All across the world, come Easter weekend, people will celebrate Jesus’ triumphant defeat of death. Easter weekend, from Good Friday through Easter Sunday, celebrates the history-making resurrection of Jesus Christ.
On Good Friday we remember Jesus’ brutal death by crucifixion. Then, come Easter Sunday we celebrate his resurrection from the dead and all that it means for us as his followers.
The Easter holiday is a brilliant opportunity to reflect on what Jesus’ death on the cross and His miraculous resurrection mean for us today.
The Bible is filled with verses that hint at and unpack the meaning of Easter. These aren’t just in the New Testament, either. From the moment Adam and Eve stepped out of intimate relationship with God, the day of the fall in the Garden of Eden, God has been orchestrating history to welcome us back in.
How Easter Connects The Old And New Testaments
The Old Testament reveals God’s plan, in part, to reconcile with His children. As you read the New Testament and hear the accounts of Jesus’ death you see how they connect and confirm verses from the Old Testament, written thousands of years earlier.
One moving example of this is found in Jesus’ last words. Matthew and Mark both record Jesus as crying out:“My God, my God, why have you forsaken me?” When Jesus spoke these words he used the Aramaic language, which was the common tongue. But he was actually quoting a phrase written in Hebrew, generations before, by the Psalmist, David.
Psalm 22 opens with:“My God, my God, why have you forsaken me?”
Jesus’ onlookers on the fateful day He died would have known this famous scripture well and as Jesus quoted it on the cross He sent a powerful message. Through something as simple as quoting a Psalm Jesus was revealing the truth that He was the son of the Hebrew God and that he was, miraculously, fully God himself and fully man.
It was this moment of humility, humanity and submission to God that revealed the truth of who Jesus was to those present at the crucifixion.
What are some Bible verses that discuss the meaning of Easter?
In John chapter 11 we hear the story of Jesus’ friend Lazurus’ death. After Lazurus has been dead for four days Jesus visits his tomb with his family. He reminds Lazurus’ sister Martha that He is the “resurrection and the life”. Martha understands Jesus to be talking about the resurrection to come for all believers when heaven comes to earth. Jesus was actually referring to and revealing both. On arriving at the tomb Jesus simply says: “Lazurus, come out” and Lazurus emerged from the tomb, alive and well.
These significant Bible verses about Easter emphasize that Easter is a celebration of life and the defeat of death. It also reminds us that it’s through Jesus that we can have eternal life.
Romans 6 contains perhaps some of the most provocative teaching about Easter in the Bible. Paul unpicks the significance of Jesus’ sacrifice on the cross. He explains that as Jesus died so did our old selves and sinful nature. Jesus didn’t just defeat His own death, He defeated the very force of darkness and death in the world.
Jesus’ resurrection was the beginning of new life for all of us.
In this verse, the angel tells Mary Magdalene and the other women who came to the tomb that Jesus has risen. This verse emphasizes that Easter is a celebration of the resurrection of Jesus and the victory he has over death.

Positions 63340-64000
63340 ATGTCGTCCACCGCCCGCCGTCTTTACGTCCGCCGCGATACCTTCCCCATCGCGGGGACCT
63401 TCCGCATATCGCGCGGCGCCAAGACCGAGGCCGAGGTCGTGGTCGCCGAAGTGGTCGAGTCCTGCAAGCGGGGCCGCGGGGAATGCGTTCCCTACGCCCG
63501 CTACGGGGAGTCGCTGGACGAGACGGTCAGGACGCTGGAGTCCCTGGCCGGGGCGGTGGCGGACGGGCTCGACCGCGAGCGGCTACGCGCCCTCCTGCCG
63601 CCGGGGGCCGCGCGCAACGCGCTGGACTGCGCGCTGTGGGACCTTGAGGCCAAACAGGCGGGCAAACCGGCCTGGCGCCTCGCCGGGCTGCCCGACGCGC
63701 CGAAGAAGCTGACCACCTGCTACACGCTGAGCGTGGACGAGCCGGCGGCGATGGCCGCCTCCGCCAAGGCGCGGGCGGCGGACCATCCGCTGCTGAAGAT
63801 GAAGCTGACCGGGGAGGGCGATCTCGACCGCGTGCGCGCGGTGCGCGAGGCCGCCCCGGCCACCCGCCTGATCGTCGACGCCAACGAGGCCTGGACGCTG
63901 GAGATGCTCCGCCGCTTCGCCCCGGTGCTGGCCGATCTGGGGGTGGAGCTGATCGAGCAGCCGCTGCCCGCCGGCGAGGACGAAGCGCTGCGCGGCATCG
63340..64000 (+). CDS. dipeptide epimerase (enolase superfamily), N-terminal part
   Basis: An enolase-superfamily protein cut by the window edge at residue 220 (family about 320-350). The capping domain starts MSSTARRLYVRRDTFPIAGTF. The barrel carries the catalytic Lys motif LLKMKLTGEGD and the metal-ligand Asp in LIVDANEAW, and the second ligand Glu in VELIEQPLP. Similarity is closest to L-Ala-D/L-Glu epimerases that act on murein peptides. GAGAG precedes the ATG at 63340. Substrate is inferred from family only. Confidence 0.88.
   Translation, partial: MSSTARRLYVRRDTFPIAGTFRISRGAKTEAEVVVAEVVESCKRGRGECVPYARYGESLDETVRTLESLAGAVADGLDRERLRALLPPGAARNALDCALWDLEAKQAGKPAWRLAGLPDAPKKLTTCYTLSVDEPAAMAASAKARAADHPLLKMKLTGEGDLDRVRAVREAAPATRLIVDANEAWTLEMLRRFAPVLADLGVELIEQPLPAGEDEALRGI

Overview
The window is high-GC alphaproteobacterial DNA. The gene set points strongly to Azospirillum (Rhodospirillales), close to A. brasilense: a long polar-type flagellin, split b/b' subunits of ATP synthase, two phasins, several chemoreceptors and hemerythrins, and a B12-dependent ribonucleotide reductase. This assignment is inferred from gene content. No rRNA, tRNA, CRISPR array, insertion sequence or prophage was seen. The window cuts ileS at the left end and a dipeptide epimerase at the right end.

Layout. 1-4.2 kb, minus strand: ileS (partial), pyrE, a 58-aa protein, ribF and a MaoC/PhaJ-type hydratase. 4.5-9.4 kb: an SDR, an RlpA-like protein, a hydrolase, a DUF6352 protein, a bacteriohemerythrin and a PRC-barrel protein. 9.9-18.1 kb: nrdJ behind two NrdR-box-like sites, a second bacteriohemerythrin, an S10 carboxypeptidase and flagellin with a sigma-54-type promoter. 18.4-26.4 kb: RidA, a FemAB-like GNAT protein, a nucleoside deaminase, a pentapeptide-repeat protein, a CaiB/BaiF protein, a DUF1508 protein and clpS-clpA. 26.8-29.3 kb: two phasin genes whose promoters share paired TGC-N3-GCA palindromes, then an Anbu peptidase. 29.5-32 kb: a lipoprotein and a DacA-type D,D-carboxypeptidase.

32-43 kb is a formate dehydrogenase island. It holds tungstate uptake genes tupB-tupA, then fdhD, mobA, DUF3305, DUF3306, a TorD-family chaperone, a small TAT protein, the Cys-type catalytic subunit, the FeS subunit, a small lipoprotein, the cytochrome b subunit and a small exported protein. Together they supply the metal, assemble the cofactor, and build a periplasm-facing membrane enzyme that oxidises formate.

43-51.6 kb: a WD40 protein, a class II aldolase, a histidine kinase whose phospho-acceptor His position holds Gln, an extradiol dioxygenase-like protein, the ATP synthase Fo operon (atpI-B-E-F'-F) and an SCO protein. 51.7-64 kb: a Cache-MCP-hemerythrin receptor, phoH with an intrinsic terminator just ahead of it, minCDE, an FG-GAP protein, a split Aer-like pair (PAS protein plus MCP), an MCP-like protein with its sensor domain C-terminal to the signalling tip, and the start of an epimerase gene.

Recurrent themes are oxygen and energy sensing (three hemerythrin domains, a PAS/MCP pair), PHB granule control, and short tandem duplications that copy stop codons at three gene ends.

The above three Bible verses are just a few that bring clarity and further depth to the subject of Easter. By working your way through them, and more, you can better understand just how significant Jesus’ death and resurrection are.
Bible Verses About Easter To Encourage You
1 Peter 1:3
The first few verses of 1 Peter are brilliant to turn to when your faith is feeling challenged. In a few short Bible verses Peter reminds us what the events of Easter mean for our eternal futures.
The resurrection of Jesus Christ makes it possible for us to experience, and live in, a living hope. We are going to inherit an incredible, eternal life in the Kingdom of God.
This verse emphasizes the vast power of God revealed in raising Jesus from the dead. As we read “it was impossible for death to keep a hold on him” we are reminded that no power, even the power of death, is greater than our God.
This poetic passage in Isaiah is a brilliant verse to turn to when you’re facing difficult times. It reads:
“He will swallow up death forever. The Sovereign Lord will wipe away the tears from all faces; he will remove his people’s disgrace from all the earth. The Lord has spoken.”
This whole chapter in Isaiah is full of uplifting reminders that we worship a God who is sovereign over all. We can trust in the immeasurable strength and power of God. And, we know that there is a future with Him that’s free from all pain and suffering.
The Now And Not Yet
We live in the goodness of Jesus triumph over death today. We are empowered and equipped to live a life that overcomes the powers of darkness today. But, we also live in the tension of the now and not yet. While yes, Jesus has overcome all. We still live in a fallen world.
Jesus cried ‘Tetelisti‘ on the cross. This is a Hebrew word typically used after a sacrifice; it means ‘it is finished’. As Jesus spoke this word he used the perfect tense. Essentially, that means something of the past that has present application. It’s something of the past that still impacts us today.
So, as Jesus said ‘Tetelisti‘ he was definitively saying, ‘it is finished’, ‘I have triumphed over death; your salvation is complete and secure’. But, He was also highlighting the now and not yet of our salvation. There is an ongoing working out of our reconciliation to God that will only reach total completeness when we are made anew.